Save energy using compressed air monitoring for industrial applications

 In Measurement and Control of Natural Gas

With escalating energy costs and industries watching the bottom line, compressed air flow monitoring has been identified as a way to save energy, cut costs, improve efficiency and performance.

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What is compressed air?

Compressed air is the air that has been condensed or compressed to a pressure higher than the atmosphere. To make compressed air, you’d take a given mass of air and reduce it to a smaller space. The condensed air, now in a smaller area, produces greater pressure as the gas tries to return to its previous volume.

Compressed air is commonly referred to as the fourth utility after electricity, natural gas, and water. The utility is generated by the user, though, and when evaluating the cost per unit of energy, compressed air is more costly than other traditional energy sources.

Why do we use compressed air flow monitoring?

When we compress air in a system to 100 PSIG (7 bar), it serves as an adequate source of energy. It is preferred over electricity because it’s clean, simple, efficient, convenient, and safer. For this reason, compressed air is used in numerous industrial applications. It also represents globally, approximately 10% of the energy used in industrial applications.

Where is compressed air used?

Compressed air is used in a whole array of industrial applications. Some of the more common uses include automated assembly stations for products like appliances, automobiles, business machines, communication equipment, and electronics.

Some of the industries manufacturing compressed air for their systems are Food and Beverage, Pet Food, Chemical, Electronic, Pharmaceutical, Medical Device, and Computer.

What is process air?

When compressed air is incorporated into a process, it may be referred to as process air. Typical applications for process air are drying processes, aeration of clarifiers, and fermentation.

Why would we monitor compressed air flow?

Compressed air requires more electricity than most industrial equipment and usually accounts for about a third of the electrical use in an industrial environment. This makes compressed air a pivotal component in the manufacturer’s production process and quickly impacts the bottom line of the business.

Compressed air is not only expressive, but it’s also commonly wasted. In a system that hasn’t been optimized to fix problems like leaks, pressure drops, excessive pressure, it is likely that 30% of the compressed air is wasted.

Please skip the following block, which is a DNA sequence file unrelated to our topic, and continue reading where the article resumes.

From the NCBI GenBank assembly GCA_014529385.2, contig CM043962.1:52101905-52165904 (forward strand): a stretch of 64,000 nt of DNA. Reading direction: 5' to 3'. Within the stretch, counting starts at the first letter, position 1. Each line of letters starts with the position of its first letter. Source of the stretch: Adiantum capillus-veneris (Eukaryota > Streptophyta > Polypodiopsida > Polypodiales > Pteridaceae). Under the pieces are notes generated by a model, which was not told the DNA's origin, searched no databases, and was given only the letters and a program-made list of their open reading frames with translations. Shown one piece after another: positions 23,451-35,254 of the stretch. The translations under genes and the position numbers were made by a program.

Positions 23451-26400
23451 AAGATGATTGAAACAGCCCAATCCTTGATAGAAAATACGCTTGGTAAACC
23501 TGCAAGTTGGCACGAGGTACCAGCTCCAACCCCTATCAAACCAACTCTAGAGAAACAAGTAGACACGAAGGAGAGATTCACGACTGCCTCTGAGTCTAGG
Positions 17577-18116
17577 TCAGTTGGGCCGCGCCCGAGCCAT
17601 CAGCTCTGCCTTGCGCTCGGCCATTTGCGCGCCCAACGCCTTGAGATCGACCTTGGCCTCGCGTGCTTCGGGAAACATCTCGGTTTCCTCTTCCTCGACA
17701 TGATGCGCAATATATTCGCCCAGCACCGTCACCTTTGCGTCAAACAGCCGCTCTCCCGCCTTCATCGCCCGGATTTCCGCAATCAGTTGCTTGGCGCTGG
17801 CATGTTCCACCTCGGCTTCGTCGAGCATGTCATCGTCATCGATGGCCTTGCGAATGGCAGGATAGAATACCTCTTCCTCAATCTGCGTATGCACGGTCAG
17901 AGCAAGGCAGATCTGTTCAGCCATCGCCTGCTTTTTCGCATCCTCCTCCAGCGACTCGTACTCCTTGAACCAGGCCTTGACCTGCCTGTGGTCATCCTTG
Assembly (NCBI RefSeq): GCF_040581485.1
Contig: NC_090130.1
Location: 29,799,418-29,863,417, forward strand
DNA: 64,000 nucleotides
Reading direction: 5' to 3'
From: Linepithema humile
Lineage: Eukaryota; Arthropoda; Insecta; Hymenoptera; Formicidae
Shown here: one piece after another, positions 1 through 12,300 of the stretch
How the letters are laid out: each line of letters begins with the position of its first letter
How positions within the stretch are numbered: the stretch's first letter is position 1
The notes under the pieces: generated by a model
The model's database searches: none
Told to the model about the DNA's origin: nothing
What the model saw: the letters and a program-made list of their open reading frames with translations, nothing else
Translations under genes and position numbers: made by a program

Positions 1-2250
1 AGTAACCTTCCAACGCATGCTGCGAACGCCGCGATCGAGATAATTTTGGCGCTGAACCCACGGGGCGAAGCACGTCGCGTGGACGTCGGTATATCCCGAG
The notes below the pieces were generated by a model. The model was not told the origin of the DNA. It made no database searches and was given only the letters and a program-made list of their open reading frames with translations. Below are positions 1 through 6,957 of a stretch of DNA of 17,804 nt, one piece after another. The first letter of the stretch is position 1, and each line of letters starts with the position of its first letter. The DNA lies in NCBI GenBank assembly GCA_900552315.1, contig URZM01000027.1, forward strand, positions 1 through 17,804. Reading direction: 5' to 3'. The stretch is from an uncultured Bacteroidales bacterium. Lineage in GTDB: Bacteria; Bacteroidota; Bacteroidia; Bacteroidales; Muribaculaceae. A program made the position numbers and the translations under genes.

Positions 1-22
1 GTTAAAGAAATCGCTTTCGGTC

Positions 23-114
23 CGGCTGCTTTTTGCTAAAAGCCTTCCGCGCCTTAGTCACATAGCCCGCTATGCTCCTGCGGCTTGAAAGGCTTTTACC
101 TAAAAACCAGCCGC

Compressed air leakage is commonly ignored because it doesn’t create a distinguishable mess. While water and oil leaks forming a puddle natural gas leaks are associated with the smell of odorant, a compressed air leak is usually dismissed as background noise, or it’s drowned out by other equipment.

Compressed air energy saving tips

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The Sage Meter is the perfect tool to detect compressed air leaks, and with Modbus compliant communications, it’s ideal for complex energy management systems.

Identify leaks in compressor systems
The tiniest leak in a compressor system can be undetectable, and the cost can be staggering. A small leak can easily increase the manufacturer’s expense by $20,000 per year.

[Example, if a compressor system is running at 100 PSI and has a total leak opening(s) of ¼” it would pass 100 cubic feet per minute of compressed air. Assuming it is passing 24 hours/day, through the course of a year, the expense to the facility would exceed $20,000 each year (based on $0.12/KW/hour).]

A thermal mass flow meter has low-end sensitivity and can detect if a compressor system is leaking. The Sage Meter can measure direct mass flow as low as 5 SFPM (or 1 SCFM in a 6-inch pipe).

Use compressed air flowmeters
In large industrial applications, the thermal mass meter functions as a compressed air flow meter and can identify the optimal number of compressor units required in the application. This can generate significant savings. Additionally, the meter can ascertain overall performance, improve efficiency, reduce consumption, and ascertain if there is a leak in the system.

Compressed Air Monitoring Systems
Sage Metering manufactures an insertion style meter with an isolation assembly valve to accommodate easy installation as well as onsite calibration. The Sage Meter is the perfect tool to detect compressed air leaks, and with Modbus compliant communications, it’s ideal for complex energy management systems.

More information about monitoring and measuring gas mass flow can be found on Industrial Plant Applications for Gas Mass Flowmeters.

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